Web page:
Another rule of using French demonstrative adjectives is that they’re always placed directly in front of a noun or an adjective and a noun. The French adjective list is long, but demonstrative adjectives will always come before simple descriptive adjectives. For example:

  • ce grand arbre est vert — this big tree is green
  • cet arbre est vert — this tree is green

Although the French demonstrative adjectives used here change due to the preceding word, the meaning of the sentence doesn’t change too much.

Clarifying French Demonstrative Adjectives: This or That? These or Those?

The French demonstrative adjectives themselves provide no details on whether the speaker is referring to this or that, these or those. Although some sentences don’t require clarification, when they do, you’ll need to attach an additional suffix to the noun. When you want to say either “this” or “these,” you’ll need to attach the suffix -ci to the end of the noun. When you want to say either “that” or “those,” you’ll need to attach the suffix -là to the end of the noun. For example:

  • cette chaise-ci est parfaite pour votre nouvelle maison — this chair is perfect for your new house
  • cette chaise-là est confortable — that chair is comfortable
  • cette couleur-ci n'est pas agréable — this color is not nice
  • cette couleur-là te va à merveille — that color looks great on you
  • ce prof-là parle trop — that teacher talks too much
  • ce prof-ci est sympa — this teacher is nice

You may see this omitted from the spoken language often, as clarifying between this and that or these and those doesn’t always matter. However, it’s a good practice to be aware of, just in case you find yourself in a conversation that uses it. When paired with the proper French verb conjugation, you’ll be able to put together sentences that native speakers can easily understand.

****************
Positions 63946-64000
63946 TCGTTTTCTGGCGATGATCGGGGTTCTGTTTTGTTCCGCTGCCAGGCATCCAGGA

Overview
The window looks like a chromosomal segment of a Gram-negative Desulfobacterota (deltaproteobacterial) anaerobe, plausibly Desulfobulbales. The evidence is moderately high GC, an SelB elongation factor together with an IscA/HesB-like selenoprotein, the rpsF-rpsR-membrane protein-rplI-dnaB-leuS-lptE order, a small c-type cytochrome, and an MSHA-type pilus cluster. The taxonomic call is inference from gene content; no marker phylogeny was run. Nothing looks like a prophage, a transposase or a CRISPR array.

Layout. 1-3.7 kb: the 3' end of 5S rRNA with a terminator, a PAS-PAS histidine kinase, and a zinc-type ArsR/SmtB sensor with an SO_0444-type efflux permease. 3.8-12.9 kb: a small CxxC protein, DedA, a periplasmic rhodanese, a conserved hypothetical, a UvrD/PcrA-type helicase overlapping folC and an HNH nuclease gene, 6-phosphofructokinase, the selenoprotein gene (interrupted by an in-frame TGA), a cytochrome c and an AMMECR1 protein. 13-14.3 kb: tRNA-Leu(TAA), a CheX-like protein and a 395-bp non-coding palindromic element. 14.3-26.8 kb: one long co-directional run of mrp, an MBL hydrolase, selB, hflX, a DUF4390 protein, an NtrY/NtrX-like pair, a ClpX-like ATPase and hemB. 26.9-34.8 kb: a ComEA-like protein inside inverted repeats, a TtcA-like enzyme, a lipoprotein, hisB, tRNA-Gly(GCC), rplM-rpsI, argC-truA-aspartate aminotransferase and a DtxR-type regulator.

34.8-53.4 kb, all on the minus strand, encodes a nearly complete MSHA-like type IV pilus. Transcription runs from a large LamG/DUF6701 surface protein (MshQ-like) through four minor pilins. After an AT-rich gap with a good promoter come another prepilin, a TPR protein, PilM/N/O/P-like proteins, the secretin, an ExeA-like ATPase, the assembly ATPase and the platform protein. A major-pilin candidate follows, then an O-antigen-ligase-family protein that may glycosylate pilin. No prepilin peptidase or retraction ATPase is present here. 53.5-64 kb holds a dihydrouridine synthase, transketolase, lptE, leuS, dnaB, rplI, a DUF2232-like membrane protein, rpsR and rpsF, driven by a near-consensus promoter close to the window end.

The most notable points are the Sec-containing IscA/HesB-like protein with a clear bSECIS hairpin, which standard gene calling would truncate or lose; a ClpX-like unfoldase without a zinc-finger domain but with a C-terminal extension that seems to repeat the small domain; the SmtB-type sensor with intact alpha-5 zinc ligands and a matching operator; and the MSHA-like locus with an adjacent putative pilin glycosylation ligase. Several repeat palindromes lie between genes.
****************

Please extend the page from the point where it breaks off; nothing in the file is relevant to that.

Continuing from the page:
Learning French can be difficult, especially when you try to master all of the different parts of speech at once. The best way to get the most out of your demonstrative adjectives in French is to partner with a native speaker and practice as much as possible. Luckily, you don’t have to travel all the way to France to do this. All you need to do is sign up for Tandem!

Tandem is a unique community filled with language learners around the world. We offer a personalized experience that helps our members practice with real people and real conversation, which can help you achieve real fluency. Using our innovative language app, all you need to do is match with a native French speaker and continue practicing your use of French demonstrative adjectives, verb conjugation, and more. All while discussing real-life situations that can help foster meaningful friendships. Play games with each other or exchange useful conversation to help you build your vocabulary and improve recall.

Tandem works to help our members develop a deeper understanding of language while improving fluency and building long-lasting friendships. All you need to do is sign up, match with a native speaker of your target language, and start communicating. To join our community and work on your fluency, sign up for Tandem today.